Magnesium oxide

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Meera Senthilingam

This week, Simon Cotton is lighting things up.

© Science Photo Library

Simon Cotton

Many British people thinking back to their schooldays will remember seeing the burning of magnesium ribbon, possibly even doing the experiment themselves. You may recall the instruction of your teacher to ‘look away’ or ‘not to stare at the bright light’ or ‘put your hands over your eyes’. Then the piece of magnesium would be lowered into the Bunsen flame, and would soon ignite. You’d be looking away by now, but would be conscious of a blinding white light – which is why magnesium is used in signal flares. After it finished burning, you’d be left with a white ash, a solid that easily broke up to a powder. This powder is mainly magnesium oxide, MgO.

The hot magnesium supplies enough energy for oxygen molecules to split up, breaking the very strong O=O double bond. Each magnesium atom gives two electrons to an oxygen atom, so magnesium oxide is made of magnesium ions, Mg2+, and oxide, O2 ions.

You’ll notice I said mainly MgO. Magnesium burns so vigorously that there is even enough energy to break the even stronger N–N triple bond in molecules of nitrogen and form magnesium nitride, formula Mg3N2, which is made of magnesium ions, Mg2+, and nitride, N3– ions.

To make pure MgO, one way is to burn magnesium ribbon in pure oxygen, but metallic magnesium is quite expensive. A better and cheaper way is to heat magnesium carbonate or magnesium nitrate until they decompose.

‘Many of you will recognise the blue glass bottles bearing the label ‘milk of magnesia’, which is a suspension of magnesium hydroxide in water’

Magnesium oxide is a compound of a metal with a non-metal, so – as you would expect – it is held together with ionic bonds. It has the same structure as NaCl but because it is made of Mg2+ and O2 ions, rather than the singly charged Na+ and Cl ions, there is a much stronger attraction between the ions. This means it takes a lot more energy to pull them apart, so MgO has a melting point of 3125K, nearly three times the melting point of 1074K for sodium chloride. This strong attraction between the ions is also responsible for magnesium oxide being much less soluble than sodium chloride.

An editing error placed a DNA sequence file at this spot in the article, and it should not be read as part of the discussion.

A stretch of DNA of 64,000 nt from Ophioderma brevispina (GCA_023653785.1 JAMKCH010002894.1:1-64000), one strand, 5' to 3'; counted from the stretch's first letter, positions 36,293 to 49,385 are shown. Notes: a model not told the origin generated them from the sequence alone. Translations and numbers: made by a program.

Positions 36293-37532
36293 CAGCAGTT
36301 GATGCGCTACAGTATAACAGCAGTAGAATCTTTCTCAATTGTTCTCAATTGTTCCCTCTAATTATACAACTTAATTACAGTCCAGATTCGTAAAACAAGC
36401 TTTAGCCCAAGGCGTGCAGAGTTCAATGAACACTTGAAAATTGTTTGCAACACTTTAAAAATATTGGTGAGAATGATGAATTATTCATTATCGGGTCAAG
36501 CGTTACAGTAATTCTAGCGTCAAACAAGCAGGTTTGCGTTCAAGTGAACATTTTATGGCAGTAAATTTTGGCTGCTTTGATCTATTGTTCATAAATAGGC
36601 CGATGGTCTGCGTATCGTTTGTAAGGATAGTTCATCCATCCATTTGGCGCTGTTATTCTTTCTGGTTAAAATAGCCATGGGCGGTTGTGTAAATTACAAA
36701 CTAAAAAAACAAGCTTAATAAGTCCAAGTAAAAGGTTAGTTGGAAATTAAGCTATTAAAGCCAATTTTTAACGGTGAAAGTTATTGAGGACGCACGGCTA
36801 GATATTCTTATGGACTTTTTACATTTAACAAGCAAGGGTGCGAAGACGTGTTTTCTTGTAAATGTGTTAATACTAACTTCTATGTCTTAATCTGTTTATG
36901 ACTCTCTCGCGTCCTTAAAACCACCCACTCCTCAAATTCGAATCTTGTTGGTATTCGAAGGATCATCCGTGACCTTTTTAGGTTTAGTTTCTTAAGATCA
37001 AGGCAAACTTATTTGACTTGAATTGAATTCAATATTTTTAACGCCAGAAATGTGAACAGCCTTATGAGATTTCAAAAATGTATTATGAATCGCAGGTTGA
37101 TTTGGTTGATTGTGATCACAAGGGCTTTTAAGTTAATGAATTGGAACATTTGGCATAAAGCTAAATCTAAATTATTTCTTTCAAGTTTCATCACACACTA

Because of its high melting point, magnesium oxide finds many uses which apply its refractory properties, so it can be used as a furnace lining and in crucibles. It is also used for fireproofing boarding for panelling walls.

Being a metal oxide, magnesium oxide is basic. You can demonstrate this easily if you just shake some powdered magnesium oxide with water for a while. Magnesium oxide is only very slightly soluble in water – so it won’t be obvious that a small amount has dissolved – but if you now test the liquid with an indicator, it will give an alkaline reaction, showing that at least some Mg(OH)2, magnesium hydroxide, has been formed.

For this reason, magnesium oxide is used to treat heartburn and effects of acid stomach, as it neutralises excess acid. These properties have been used medicinally for a couple of centuries. Many of you will recognise the blue glass bottles bearing the label ‘milk of magnesia’, which is a suspension of magnesium hydroxide in water, with a bit of added peppermint. Apart from treating the effects of excess acid, milk of magnesia is also a laxative.

Another application that makes use of the basic properties of magnesium oxide is to treat the paper in books, as it neutralises the traces of acid that might otherwise rot the pages.

So that is magnesium oxide, the result of having a flare for chemistry.

Meera Senthilingam

Birmingham University’s Simon Cotton, revealing his own flare for chemistry through his tales of magnesium oxide. Next week, we appreciate the alloys.

Brian Clegg

When it comes to elements we meet in everyday life, osmium doesn’t come high on the list. Let’s face it, a metal that is best-known for being used in an alloy in fountain pen tips isn’t exactly the substance-de-jour. Yet its compound with oxygen, osmium tetraoxide, is both versatile and surprising.

Meera Senthilingam

Discover how and why with Brian Clegg in next week’s Chemistry in its Element. Until then, thank you for listening, I’m Meera Senthilingam.

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